Trust seems to be at the heart of this winning formula--trust that teachers know what they're doing and trust that students can be responsible. The U.S. media have been all over this story since the recent study was released, but no one has dug in to find the concrete examples you share here. Those seemingly little things (gum=OK) add up.
There's one more piece to the puzzle, too. Teachers in Finland frequently work together to design projects. Again, it just seems like common sense--but continues to be a rare event in many of the world's schools. Here's a post that gives an example:

Sounds just great - and I agree with the previous comment about trust. Dead right.

I found this part of your blog very interesting. I'm going to Finland in May on a study visit (funded by LTS). I have some contacts and a draft programme but would very much welcome any suggestions or offers of visits for whilst I'm there, particularly schools heavily involved in ICT.
Any ideas or contacts anyone ?


I really enjoyed your post as it reminded me of meeting lovely Finnish colleagues during our school Comenius project. We had just completed an old style OFSTED and as we were discussing the differences in our educational systems. My Finnish colleagues asked "Why do you still have inspections like that? Don't they trust you???" We had to give a "Yes, but... " type of answer-not very convincing, I agree.



I really enjoyed your post as it reminded me of meeting lovely Finnish colleagues during our school Comenius project. We had just completed an old style OFSTED and, as we were discussing the differences in our educational systems, my Finnish colleagues asked "Why do you still have inspections like that? Don't they trust you???" We had to give a "Yes, but... " type of answer-not very convincing, I agree.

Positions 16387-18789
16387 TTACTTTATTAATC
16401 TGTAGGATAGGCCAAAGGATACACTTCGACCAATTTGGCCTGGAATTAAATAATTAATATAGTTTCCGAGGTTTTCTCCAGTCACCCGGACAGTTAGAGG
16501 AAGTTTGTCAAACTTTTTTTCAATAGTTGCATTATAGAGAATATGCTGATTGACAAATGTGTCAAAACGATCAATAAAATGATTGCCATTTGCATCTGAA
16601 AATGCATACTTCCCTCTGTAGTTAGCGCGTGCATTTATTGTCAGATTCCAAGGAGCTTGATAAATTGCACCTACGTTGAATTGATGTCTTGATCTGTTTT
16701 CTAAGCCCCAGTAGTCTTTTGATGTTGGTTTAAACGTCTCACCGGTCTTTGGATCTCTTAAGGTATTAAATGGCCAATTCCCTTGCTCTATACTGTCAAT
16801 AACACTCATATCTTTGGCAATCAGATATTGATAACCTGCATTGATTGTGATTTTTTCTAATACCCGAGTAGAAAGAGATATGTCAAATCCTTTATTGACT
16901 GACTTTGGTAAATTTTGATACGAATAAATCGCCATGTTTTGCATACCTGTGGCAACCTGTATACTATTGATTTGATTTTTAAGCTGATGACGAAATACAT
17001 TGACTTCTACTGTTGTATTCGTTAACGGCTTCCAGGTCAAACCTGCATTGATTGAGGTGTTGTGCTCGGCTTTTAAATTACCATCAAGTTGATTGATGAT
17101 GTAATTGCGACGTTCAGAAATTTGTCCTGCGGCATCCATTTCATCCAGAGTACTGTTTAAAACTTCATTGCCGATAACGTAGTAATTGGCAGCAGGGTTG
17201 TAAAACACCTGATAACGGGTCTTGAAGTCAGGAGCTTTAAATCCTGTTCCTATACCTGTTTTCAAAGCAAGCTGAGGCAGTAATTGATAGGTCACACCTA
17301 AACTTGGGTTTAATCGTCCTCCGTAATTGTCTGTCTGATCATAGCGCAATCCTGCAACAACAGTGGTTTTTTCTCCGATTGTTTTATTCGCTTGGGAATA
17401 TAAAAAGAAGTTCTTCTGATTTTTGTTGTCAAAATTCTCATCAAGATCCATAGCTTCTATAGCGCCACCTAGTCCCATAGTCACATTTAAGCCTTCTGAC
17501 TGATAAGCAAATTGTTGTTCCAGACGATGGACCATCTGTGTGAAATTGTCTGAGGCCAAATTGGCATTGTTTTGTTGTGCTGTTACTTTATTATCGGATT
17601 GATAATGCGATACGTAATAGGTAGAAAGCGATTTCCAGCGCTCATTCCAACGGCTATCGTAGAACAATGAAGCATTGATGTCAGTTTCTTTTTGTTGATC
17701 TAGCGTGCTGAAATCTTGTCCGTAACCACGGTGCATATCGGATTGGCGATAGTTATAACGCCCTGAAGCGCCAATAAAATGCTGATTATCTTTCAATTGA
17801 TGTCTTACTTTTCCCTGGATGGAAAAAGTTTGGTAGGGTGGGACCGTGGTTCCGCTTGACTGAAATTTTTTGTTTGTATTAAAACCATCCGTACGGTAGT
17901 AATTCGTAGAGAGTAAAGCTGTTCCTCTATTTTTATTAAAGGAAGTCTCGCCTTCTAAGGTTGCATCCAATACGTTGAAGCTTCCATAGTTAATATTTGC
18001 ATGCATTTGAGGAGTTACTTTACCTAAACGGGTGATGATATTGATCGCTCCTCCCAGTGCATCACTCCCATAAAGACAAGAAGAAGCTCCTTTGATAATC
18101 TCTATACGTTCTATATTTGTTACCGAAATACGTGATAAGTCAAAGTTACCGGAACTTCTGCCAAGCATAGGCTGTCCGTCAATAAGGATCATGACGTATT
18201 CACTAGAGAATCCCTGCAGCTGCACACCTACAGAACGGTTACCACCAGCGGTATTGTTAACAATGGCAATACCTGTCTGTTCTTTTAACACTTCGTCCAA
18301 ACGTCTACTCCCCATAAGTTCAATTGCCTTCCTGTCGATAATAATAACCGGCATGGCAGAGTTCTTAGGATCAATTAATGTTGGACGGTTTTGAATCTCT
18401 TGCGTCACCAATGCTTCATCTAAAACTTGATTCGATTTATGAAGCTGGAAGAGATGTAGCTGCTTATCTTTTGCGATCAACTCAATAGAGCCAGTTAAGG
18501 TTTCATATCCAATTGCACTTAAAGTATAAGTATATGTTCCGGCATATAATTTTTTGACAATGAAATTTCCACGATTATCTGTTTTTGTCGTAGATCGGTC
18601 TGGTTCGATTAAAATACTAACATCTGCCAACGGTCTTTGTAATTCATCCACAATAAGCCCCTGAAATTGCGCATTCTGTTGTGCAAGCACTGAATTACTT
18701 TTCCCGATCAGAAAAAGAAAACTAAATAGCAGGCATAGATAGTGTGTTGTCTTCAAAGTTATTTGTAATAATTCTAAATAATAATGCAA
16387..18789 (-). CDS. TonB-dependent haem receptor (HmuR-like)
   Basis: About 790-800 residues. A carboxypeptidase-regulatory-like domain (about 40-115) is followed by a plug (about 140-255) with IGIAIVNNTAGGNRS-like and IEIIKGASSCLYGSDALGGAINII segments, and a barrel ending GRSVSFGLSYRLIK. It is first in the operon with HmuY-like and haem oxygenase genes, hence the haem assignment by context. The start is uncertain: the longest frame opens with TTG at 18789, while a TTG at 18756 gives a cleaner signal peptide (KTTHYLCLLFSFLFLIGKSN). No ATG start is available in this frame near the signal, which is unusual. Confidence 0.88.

Hi Ewan

Thanks for making feel proud of my country and my education!

Have a great day!


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About Ewan

Ewan McIntosh is the founder of NoTosh, the no-nonsense company that makes accessible the creative process required to innovate: to find meaningful problems and solve them.

Ewan wrote How To Come Up With Great Ideas and Actually Make Them Happen, a manual that does what is says for education leaders, innovators and people who want to be both.

What does Ewan do?

Module Masterclass

School leaders and innovators struggle to make the most of educators' and students' potential. My team at NoTosh cut the time and cost of making significant change in physical spaces, digital and curricular innovation programmes. We work long term to help make that change last, even as educators come and go.